Allowing your clients to “self-serve” on certain things by using meeting scheduling apps will free you up to give them better service on the things that really matter.
When I first started my business, it was just me, wearing many hats, and perennially running from one task to the next. I was responsible for: calling clients, booking clients, consulting with clients, emailing, follow-up phone calls, admin, reviews, sending client mail, meeting with product providers, sending invoices and on and on…
In short, I was busier than a one-legged man in a butt-kicking competition, desperately trying to win enough points (cash) so I could hire someone else to take on some of those administrative tasks for me.
Back then, outsourcing was un-heard of by anyone smaller than an international bank. Technology was in its infancy, and I was either desk-bound or helpless; setting up a program to forward office email to my new mobile smartphone cost my company almost $600/month.
Since then, technology has become smarter, cheaper and faster. What Microsoft Exchange did back then for $600/month, Google now does for free. I can access my calendar, email, notes, contact lists and more from my smartphone, and data is synced with the cloud and my PC every 15 minutes. Even if I dropped my phone or PC into a pool and ruined it, I’d still be able to access my data from another PC or another phone, and not lose a valuable client or a day’s work.
Nowadays, not only can I access my calendar on the go, my business partners and even my clients can too. (I use a calendar masking system, so clients can’t see who I’m with or where I’m going, they can only see times as “Free” or “Busy”.)
What this does is save me a whole lot of time on the phone. Clients don’t have to waste 15 minutes of mine or my PA’s time, asking, “Are you free on Tuesday? No? How about Thursday? OK, 10am? Not afternoon, as I have a thing… How about Friday lunchtime?” If you have similar conversations six or more times a day, (or your secretary does), you know how time-consuming and frustrating it can be!
The beauty of the above is, there are now meeting scheduling apps available at pretty much every price point which means every soloist has access to these hugely time-saving tools. Here are some of my favourite meeting scheduling apps:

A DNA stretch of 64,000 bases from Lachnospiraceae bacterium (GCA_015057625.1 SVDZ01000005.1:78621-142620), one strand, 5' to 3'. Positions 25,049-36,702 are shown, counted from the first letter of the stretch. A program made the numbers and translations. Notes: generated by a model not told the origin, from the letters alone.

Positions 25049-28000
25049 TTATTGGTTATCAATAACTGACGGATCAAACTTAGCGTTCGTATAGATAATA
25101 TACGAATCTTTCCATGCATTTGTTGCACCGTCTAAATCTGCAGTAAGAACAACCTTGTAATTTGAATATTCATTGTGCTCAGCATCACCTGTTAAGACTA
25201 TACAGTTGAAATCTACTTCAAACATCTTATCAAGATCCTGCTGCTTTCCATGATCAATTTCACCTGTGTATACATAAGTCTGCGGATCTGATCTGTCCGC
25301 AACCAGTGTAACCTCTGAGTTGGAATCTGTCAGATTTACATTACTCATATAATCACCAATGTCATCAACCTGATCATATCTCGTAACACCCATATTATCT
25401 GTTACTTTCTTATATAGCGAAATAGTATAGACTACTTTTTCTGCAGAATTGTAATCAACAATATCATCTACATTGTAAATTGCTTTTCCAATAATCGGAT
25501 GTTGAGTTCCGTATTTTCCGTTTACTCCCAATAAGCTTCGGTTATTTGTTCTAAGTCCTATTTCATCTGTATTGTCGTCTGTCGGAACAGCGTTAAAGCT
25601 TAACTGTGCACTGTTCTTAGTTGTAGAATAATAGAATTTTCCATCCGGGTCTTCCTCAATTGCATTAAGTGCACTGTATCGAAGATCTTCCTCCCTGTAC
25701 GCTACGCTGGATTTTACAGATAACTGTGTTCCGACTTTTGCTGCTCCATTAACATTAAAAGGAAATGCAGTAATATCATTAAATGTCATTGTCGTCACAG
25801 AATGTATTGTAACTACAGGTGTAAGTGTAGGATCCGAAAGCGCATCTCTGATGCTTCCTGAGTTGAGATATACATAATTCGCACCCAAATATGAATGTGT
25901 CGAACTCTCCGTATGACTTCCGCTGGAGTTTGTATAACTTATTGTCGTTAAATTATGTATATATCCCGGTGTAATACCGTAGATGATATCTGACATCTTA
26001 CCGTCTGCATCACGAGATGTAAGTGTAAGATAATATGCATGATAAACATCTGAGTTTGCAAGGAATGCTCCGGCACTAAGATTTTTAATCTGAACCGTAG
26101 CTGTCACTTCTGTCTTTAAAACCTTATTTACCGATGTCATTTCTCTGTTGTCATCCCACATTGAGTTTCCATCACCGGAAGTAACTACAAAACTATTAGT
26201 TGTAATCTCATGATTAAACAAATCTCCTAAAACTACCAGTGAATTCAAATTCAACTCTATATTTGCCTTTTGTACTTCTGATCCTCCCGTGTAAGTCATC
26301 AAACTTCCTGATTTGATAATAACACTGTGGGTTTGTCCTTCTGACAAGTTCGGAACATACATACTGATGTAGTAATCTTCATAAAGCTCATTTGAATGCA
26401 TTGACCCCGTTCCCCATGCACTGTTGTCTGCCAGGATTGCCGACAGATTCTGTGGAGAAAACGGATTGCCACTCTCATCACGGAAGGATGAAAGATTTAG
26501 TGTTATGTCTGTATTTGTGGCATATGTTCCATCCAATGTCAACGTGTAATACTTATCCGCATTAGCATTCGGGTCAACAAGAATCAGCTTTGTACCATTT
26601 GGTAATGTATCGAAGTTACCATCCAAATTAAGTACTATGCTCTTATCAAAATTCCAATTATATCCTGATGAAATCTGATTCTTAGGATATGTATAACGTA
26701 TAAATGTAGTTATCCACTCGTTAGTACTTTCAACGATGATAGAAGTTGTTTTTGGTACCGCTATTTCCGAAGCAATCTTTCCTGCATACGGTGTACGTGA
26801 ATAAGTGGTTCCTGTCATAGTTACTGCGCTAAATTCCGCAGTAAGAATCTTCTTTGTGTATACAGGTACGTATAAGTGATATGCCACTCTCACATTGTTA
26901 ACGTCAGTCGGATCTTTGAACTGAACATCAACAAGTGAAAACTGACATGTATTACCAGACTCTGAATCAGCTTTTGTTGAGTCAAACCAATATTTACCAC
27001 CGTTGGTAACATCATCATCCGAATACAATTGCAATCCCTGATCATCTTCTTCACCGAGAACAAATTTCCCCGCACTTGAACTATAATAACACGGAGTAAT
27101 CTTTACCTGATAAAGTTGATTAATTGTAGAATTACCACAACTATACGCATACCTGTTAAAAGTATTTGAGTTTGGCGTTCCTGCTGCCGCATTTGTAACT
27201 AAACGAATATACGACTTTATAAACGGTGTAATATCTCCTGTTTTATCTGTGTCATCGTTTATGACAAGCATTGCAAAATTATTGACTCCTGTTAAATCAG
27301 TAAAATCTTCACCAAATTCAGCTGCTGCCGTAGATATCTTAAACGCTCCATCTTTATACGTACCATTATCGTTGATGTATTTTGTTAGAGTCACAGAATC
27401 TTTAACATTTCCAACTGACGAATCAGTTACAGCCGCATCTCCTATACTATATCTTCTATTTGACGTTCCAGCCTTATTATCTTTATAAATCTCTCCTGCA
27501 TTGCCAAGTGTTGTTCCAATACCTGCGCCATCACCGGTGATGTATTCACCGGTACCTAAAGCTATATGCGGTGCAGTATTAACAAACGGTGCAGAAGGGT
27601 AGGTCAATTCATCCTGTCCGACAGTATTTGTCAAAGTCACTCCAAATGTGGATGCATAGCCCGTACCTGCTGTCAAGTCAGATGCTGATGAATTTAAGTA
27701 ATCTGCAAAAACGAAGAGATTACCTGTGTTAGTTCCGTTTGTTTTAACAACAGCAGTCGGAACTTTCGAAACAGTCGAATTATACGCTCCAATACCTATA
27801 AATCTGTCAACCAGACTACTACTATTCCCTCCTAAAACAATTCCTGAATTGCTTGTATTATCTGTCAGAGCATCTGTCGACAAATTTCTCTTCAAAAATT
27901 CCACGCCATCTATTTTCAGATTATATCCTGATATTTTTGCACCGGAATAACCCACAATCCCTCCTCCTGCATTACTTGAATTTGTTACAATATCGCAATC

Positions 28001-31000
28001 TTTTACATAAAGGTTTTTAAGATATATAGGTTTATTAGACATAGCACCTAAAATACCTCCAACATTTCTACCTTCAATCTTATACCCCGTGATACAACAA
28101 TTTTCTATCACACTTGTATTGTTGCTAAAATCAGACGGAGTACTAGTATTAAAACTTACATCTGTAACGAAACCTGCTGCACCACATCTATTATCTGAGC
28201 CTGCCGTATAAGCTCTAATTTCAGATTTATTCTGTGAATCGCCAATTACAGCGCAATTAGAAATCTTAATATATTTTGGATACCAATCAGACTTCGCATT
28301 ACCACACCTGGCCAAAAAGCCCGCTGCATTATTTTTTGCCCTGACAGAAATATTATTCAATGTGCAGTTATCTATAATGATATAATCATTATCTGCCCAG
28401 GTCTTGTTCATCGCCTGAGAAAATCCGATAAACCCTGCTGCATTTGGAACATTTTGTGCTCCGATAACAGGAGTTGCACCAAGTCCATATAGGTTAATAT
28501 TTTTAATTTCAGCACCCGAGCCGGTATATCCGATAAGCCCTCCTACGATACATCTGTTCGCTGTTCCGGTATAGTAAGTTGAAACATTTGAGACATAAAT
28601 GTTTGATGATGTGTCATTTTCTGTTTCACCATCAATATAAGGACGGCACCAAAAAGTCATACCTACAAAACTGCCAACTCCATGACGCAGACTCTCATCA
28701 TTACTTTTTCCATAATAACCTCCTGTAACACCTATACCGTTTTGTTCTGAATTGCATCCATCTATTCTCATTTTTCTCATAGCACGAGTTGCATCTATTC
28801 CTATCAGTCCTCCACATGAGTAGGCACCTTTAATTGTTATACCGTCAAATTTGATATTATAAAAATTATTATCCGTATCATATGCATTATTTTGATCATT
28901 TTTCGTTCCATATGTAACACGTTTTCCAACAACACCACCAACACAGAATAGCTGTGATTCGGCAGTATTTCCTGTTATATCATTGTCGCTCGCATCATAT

I found this to be handy in the early days when I was dealing with less than 100 mostly local clients, and only booking a week or two ahead. The free edition allows only five appointments a month, with minimal customisable features, but it’s good if you’re just starting out in business or just starting out with the new system.
This is the most user-friendly of all the schedulers I’ve come across which is important when it comes to getting your clients to actually use it. The free version of this software is pretty limited but you do get a full 14-day trial and at $10/month for the full version, it’s pretty easy to justify the cost.
This is arguably the Rolls-Royce of meeting schedulers as it’s designed to replace your calendar scheduling, client booking AND your billing system. This is the tool with more bells and whistles than you thought you’d ever need. It’s more of a scaled down CRM system and highly integrated: clients can book a time online, pay their invoices and you can share documents, keep notes on sessions and more. The free basic version offers just the bookings, and then you can add more features for $12-36/month.
This is my current favourite and I find it a great option for optimum calendar features at an affordable price; I can have unlimited scheduling, use my own logo and it’s free from ads. The system automatically sends reminders to the clients of their booking seven days in advance, three days in advance, and then a 24 hour reminder or reschedule email. There’s also a reminder SMS, plus a follow-up thank you e-mail. All automatic. It handles time zones perfectly for my international clients and is very user-friendly. (Note: It does not do online invoices for international clients (I use Paypal for this), but at $9/mth is a great alternative to the feature-heavy vCita.)
So where to start when it comes to seeing how much time a calendar/meeting scheduler app will save you? I would advise jumping into a free trial with TimeTrade or MeetMe, and test it out with a few friends or family for a couple of weeks. Once you’ve used these consistently for a month I’ll be surprised if you ever go back to the old “telephone-tag” way of doing business again.
Enjoy your free time, use it productively, and allow technology to simplify your life: after all, isn’t that why we have these devices?
Do you use meeting scheduling apps? We’d love to hear your favourites below!